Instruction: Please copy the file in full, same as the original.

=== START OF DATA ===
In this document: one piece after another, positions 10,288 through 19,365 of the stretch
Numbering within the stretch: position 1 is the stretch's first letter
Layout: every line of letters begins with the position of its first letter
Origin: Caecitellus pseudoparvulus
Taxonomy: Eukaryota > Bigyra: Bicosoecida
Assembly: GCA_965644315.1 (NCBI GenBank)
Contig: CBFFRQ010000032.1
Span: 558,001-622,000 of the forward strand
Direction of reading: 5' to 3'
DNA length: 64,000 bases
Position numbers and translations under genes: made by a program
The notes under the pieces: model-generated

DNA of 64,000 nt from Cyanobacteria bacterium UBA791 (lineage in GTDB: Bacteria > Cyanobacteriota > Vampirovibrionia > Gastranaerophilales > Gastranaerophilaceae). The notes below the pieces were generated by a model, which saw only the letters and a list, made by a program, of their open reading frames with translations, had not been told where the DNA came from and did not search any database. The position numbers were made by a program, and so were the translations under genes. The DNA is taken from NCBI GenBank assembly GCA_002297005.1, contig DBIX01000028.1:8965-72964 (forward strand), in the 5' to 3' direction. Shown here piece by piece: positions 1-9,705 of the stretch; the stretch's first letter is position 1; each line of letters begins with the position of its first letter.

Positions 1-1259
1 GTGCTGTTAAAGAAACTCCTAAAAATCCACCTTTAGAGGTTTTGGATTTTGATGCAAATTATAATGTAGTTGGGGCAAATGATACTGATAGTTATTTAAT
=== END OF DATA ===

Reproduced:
In this document: one piece after another, positions 10,288 through 19,365 of the stretch
Numbering within the stretch: position 1 is the stretch's first letter
Layout: every line of letters begins with the position of its first letter
Origin: Caecitellus pseudoparvulus
Taxonomy: Eukaryota > Bigyra: Bicosoecida
Assembly: GCA_965644315.1 (NCBI GenBank)
Contig: CBFFRQ010000032.1
Span: 558,001-622,000 of the forward strand
Direction of reading: 5' to 3'
DNA length: 64,000 bases
Position numbers and translations under genes: made by a program
The notes under the pieces: model-generated

DNA of 64,000 nt from Cyanobacteria bacterium UBA791 (lineage in GTDB: Bacteria > Cyanobacteriota > Vampirovibrionia > Gastranaerophilales > Gastranaerophilaceae). The notes below the pieces were generated by a model, which saw only the letters and a list, made by a program, of their open reading frames with translations, had not been told where the DNA came from and did not search any database. The position numbers were made by a program, and so were the translations under genes. The DNA is taken from NCBI GenBank assembly GCA_002297005.1, contig DBIX01000028.1:8965-72964 (forward strand), in the 5' to 3' direction. Shown here piece by piece: positions 1-9,705 of the stretch; the stretch's first letter is position 1; each line of letters begins with the position of its first letter.

Positions 1-1259
1 GTGCTGTTAAAGAAACTCCTAAAAATCCACCTTTAGAGGTTTTGGATTTTGATGCAAATTATAATGTAGTTGGGGCAAATGATACTGATAGTTATTTAAT